Following the disastrous Let It Be sessions, Paul had approached producer George Martin asking if they could make an album "the way we used to." Martin agreed, but only if the band would be "the way (they) used to be." Paul agreed, and sessions began for the Beatles best-selling record, Abbey Road, briefly recorded under the working title "Everest". Songs about being in debt, being broke, and being ripped off dominated the sessions. George came into his own as a writer with Here Comes the Sun and Something. The sessions proved to be the last for the Beatles. The cassette version of Abbey Road has Come Together and Here Comes the Sun switched on the track list, and the UK version does not list Her Majesty on the back cover, whereas some US copies feature one or the other, or both. Rumors circulated for some time that Paul was not wearing pants for the cover photo and they were airbrushed on, but photo outtakes from the same session have proven this false. The album won the 1969 Grammy for Best Engineered (Non-Classical) Recording. Nominated for Album Of The Year and Best Contemporary Vocal Performance, Group.
Clash and compromise
Even though a stated effort was made to be civil, John and Paul argued regularly during the sessions. John wanted to create an album of distinct songs, while Paul, backed by George Martin, wanted a thematic approach similar to Sgt. Pepper's Heart Club Band. John dismissed Paul's compositions as "granny music" and the B-side medley as "just bits of songs thrown together" and "junk". John even favored separating his compositions from Paul's by placing them on different sides of the album. Additionally, Yoko's presence in the studio continued to distract the band, and when doctors required her to stay on bed rest following a car accident John had a bed put in the studio.
The Capitol mastering controversy
In order to more easily cut masters the masters, and because the album sides were longer than the standard 23 minutes, Capitol dropped the overall volume and filtered some of the bass, which enables the record grooves to be narrower and more sound to fit on it (deeper bass requires wider grooves). Because it was necessary to turn the volume up louder, surface noise is more evident and the overall sound quality is diminished.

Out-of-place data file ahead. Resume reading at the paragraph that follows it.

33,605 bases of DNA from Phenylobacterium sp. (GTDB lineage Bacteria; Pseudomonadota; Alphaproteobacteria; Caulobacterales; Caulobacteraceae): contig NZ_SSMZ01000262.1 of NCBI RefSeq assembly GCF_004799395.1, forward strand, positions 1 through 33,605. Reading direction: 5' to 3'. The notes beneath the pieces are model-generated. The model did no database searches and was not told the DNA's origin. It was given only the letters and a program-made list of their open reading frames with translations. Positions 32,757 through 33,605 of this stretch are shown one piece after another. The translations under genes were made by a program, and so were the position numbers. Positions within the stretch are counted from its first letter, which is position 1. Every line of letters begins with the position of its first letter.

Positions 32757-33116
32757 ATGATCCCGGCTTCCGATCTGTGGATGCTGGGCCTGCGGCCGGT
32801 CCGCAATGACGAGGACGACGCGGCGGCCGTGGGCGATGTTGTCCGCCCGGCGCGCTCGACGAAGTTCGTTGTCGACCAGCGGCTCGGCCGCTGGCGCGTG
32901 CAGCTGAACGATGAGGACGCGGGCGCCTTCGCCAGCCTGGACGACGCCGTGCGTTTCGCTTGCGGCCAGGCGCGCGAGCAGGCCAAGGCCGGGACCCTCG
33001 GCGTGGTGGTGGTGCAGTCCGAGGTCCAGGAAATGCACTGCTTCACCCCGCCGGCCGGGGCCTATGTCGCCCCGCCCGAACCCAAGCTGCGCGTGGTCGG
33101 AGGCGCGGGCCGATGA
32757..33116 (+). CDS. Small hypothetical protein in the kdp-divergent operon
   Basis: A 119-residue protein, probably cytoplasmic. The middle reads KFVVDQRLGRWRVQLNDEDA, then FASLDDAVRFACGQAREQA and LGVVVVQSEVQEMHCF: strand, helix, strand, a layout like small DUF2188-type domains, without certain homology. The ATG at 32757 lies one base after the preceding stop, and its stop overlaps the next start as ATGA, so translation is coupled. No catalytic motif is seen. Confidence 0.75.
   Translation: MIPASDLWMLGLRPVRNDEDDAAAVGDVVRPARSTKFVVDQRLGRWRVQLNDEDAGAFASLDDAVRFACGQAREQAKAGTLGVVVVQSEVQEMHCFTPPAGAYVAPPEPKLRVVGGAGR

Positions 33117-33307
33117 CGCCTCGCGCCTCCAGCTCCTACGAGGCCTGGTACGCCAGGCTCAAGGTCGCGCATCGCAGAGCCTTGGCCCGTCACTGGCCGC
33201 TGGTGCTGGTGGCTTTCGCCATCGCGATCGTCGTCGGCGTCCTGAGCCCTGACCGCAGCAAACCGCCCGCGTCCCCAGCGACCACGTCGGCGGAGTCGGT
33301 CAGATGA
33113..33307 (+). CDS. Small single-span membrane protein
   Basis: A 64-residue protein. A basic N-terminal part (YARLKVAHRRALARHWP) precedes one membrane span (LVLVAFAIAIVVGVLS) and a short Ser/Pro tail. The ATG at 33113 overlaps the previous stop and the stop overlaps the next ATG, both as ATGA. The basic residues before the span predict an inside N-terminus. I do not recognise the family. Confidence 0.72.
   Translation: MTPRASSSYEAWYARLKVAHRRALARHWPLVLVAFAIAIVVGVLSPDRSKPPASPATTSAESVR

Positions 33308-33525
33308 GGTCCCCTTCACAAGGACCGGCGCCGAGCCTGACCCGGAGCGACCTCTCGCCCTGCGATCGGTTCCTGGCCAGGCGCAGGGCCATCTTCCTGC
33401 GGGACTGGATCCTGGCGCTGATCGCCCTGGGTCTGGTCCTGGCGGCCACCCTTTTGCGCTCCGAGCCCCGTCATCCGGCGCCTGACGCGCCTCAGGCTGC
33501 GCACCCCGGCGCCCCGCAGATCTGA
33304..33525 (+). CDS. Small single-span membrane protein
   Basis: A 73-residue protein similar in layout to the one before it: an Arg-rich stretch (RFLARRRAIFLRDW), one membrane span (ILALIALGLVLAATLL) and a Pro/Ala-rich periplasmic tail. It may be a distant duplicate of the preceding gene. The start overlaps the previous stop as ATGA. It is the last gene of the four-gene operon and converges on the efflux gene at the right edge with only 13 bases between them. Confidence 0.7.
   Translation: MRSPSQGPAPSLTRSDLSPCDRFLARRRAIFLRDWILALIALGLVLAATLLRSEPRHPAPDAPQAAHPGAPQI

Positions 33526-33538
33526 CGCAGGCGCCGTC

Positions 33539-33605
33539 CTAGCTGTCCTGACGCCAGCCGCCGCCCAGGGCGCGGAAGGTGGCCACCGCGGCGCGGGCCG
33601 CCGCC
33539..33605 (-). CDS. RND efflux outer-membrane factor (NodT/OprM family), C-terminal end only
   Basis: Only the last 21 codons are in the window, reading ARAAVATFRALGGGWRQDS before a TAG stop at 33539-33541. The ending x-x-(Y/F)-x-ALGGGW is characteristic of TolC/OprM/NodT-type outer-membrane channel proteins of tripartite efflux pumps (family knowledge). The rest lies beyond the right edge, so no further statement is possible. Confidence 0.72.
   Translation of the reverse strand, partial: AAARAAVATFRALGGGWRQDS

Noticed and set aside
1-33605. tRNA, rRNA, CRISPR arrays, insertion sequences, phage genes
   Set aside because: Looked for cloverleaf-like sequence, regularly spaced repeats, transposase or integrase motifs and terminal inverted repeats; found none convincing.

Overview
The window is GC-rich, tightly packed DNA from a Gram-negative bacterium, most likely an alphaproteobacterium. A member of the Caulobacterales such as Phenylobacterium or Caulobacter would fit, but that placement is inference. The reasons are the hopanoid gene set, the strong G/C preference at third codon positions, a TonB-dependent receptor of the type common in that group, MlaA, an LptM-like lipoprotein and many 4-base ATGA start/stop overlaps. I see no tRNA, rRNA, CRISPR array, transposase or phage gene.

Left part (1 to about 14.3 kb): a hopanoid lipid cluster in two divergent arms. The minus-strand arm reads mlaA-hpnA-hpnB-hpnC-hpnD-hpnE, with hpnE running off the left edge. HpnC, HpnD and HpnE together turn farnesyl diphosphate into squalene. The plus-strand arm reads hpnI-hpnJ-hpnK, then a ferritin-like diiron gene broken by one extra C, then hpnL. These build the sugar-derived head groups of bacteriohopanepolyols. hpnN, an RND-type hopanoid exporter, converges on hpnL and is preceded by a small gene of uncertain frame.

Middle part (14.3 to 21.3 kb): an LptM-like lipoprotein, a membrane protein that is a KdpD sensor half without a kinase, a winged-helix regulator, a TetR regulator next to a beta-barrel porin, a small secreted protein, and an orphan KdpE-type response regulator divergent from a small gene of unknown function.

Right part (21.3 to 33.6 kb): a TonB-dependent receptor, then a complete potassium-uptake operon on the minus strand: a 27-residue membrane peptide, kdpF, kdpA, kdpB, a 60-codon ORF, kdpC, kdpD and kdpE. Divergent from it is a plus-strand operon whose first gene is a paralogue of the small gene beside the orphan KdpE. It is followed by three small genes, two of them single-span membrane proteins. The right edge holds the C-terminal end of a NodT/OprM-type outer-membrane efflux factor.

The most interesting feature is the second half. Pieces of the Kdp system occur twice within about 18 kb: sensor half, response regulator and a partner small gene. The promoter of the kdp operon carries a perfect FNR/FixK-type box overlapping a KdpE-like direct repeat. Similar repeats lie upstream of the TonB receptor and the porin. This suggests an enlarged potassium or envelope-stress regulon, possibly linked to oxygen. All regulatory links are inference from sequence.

Rolling Stone's original review
Ed Ward turned in a scathing review of Abbey Road in the November 15, 1969 issue of Rolling Stone:
"What's it like? Well, I don't much like it, but then I have a thing about the Beatles. Since Revolver I've been buying their albums, playing them a couple of times, and then forgetting about them. The last album was, admittedly, exciting in places, but I still don't play it much because there's still too much stuff on it that should have been edited...Of course, the Beatles are still the Beatles, but it does tread a rather tenuous line between boredom, Beatledom, and bubblegum...
...Side two is a disaster...The slump begins with "Because," which is a rather nothing song...the biggest bomb on the album is "Sun King," which overflows with sixth and ninth chords and finally degenerates into a Muzak-sounding thing with Italian lyrics. It is probably the worst thing the Beatles have done since they changed drummers. This leads into the "Suite" which finishes up the side. There are six little songs, each slightly under two minutes long, all of which are so heavily overproduced that they are hard to listen to...
...It is tempting to think that the Beatles are saying with this album that the only alternative to "getting back" for them is producing more garbage on this order, and that they have priced it so outrageously so that fewer people would buy it. But if that's so, then why bother to release it at all? They must realize that any album they choose to release is going to get a gold record just because so many people love, respect and trust the Beatles. They've been shucking us a lot recently, and it's a shame because they don't have to. Surely they must have enough talent and intelligence to do better than this. Or do they? Tune in next time and find out."
Abbey Road was later ranked #14 on Rolling Stone's 500 Greatest Albums list.
- Come Together
- Maxwell's Silver Hammer
- Oh! Darling
- Octopus's Garden
- I Want You (She's So Heavy)
- Here Comes The Sun
- You Never Give Me Your Money
- Sun King
- Mean Mr. Mustard
- Polythene Pam
- She Came In Through The Bathroom Window
- Golden Slumbers
- Carry That Weight
- The End
- Her Majesty
- Apple PCS 7088, released September 26, 1969
- Apple SO 383, released October 1, 1969
- Parlophone PCS 7088 (Green Vinyl), released 1979
- Capitol SEAX 11900, released December 1978
- Mobile Fidelity MFSL 1-023, released December 28, 1979
- Capitol C1-46446, released October 20, 1987
- Parlophone CDP 7 46446 2 (stereo CD), released October 20, 1987
- Apple 0946 3 82468 2 4 (remastered stereo CD), released September 9, 2009
Back cover, vinyl
Back cover, vinyl (Her Majesty unlisted)
Back cover, original CD